I won’t get into every year from high school to my start at Heritage, but college is where I met my mentor and when I really started to see my future in this field. He taught me everything I know (and is still doing so today). I became a comic dealer in the 1990s, but unfortunately, circumstances forced me into an unwanted hiatus due to not being compatible with the job I had. Fast forward 15 years to my hiring at Heritage Auctions and I started my dream job in comics. Suffice it to say I got lucky. When people ask, “how did you get that job?” I always tell the truth. “I just got lucky”. I knew the right people at the right time and I knew the right people through the right years. That being said, I do know comics and I surely know the market. I do not, however, know everything about comics and anyone who tells you that they do, is lying. The comic market is very complex and most people know slivers. Personally, I know more about Marvel than I do DC as it is what I read growing up.

Every month, for this blog, I will show you a list. These lists will be HIGHLY opinionated. They will create controversy, but what I would like the most is to create DISCUSSION. I want to know your opinions. I want to know why you think your ideas are better. I invite discussion and the occasional “ooooooo aahhhhh”. If you follow me on Instagram, you already know I will always tell you what I honestly think. That being said, I DO NOT invite trolls or politics (by politics, I mean that because it has always been done that way it shouldn’t change even if wrong. Let’s face it, worldly politics have no place here either).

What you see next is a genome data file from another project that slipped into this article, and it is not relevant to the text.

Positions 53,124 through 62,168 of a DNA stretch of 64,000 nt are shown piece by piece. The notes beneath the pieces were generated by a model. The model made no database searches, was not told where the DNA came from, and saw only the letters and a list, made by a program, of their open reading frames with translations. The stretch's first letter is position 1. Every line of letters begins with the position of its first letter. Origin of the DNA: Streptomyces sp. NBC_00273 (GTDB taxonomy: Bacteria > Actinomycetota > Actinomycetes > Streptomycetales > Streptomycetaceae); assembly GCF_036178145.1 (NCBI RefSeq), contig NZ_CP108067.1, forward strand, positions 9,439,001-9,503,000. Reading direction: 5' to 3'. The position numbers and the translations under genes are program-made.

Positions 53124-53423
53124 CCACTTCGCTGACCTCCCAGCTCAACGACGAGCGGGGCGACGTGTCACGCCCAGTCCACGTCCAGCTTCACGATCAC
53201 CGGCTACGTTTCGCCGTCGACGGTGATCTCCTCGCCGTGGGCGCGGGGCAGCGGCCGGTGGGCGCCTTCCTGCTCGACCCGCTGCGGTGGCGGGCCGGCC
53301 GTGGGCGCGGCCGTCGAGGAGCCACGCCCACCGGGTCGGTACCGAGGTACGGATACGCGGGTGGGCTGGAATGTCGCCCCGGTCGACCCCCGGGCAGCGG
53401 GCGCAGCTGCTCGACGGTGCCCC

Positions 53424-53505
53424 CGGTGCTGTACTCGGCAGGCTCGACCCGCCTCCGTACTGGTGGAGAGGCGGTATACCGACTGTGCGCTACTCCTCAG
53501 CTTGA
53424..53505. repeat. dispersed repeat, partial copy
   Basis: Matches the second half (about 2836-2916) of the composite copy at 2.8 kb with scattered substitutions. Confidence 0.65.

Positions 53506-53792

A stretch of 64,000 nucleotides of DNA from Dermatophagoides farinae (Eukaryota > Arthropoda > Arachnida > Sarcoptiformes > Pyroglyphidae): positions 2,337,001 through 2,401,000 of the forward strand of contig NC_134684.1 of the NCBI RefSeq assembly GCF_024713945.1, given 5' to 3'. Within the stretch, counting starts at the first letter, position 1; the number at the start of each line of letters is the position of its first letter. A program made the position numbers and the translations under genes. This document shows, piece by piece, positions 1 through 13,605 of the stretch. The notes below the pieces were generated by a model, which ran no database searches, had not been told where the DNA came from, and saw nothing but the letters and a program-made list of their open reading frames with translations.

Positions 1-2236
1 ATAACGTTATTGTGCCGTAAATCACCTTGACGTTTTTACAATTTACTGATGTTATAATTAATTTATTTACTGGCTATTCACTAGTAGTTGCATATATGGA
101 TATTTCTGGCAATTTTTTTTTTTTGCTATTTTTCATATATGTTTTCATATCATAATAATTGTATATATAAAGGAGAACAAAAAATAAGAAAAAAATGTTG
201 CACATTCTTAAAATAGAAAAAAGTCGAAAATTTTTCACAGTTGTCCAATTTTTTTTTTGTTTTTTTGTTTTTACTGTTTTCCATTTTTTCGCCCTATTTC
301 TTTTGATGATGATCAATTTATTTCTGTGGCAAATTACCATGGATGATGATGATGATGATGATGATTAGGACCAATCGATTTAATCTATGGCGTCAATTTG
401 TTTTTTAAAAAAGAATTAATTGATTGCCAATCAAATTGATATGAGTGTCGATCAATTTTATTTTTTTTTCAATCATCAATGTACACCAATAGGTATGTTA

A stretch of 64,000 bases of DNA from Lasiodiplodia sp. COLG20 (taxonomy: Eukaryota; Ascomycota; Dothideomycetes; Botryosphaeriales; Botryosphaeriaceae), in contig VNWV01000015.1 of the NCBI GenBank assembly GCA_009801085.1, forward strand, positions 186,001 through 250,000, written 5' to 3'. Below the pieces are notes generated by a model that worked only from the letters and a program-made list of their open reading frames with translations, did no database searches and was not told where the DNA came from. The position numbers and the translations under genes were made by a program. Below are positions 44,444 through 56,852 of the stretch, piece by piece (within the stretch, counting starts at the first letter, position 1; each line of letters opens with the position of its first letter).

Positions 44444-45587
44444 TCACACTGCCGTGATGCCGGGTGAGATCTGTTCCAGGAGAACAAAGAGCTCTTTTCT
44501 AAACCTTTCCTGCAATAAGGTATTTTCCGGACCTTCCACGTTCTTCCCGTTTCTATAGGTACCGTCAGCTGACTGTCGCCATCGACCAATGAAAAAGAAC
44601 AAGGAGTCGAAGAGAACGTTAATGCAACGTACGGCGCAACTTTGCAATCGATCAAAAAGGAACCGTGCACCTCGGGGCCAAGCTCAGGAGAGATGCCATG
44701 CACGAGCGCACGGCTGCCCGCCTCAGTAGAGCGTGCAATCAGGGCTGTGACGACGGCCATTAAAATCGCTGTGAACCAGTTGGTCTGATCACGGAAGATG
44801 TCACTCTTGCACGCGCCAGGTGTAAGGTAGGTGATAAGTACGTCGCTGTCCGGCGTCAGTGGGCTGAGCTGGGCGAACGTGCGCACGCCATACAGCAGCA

For my first Top 10 List That Makes Cents, I give you my top ten favorite covers.

#10 Marvels #4 (Marvel, 1994)

I may seem all over the place with my covers and that is intended.  Although my focus will be on books prior to 1980, I believe even newer books have the ability to strike a chord.  I believe that Amazing Spider-Man 121, 122 is the best story arc ever written.  I remember being younger and actively buying those two books and they have forever changed me.  This specific cover really brings back that memory.  Why? Because you are looking at Spider-Man through the Green Goblin’s eyes and you know you are about to kill Gwen. What a powerful turn, being in the bad guy’s perspective.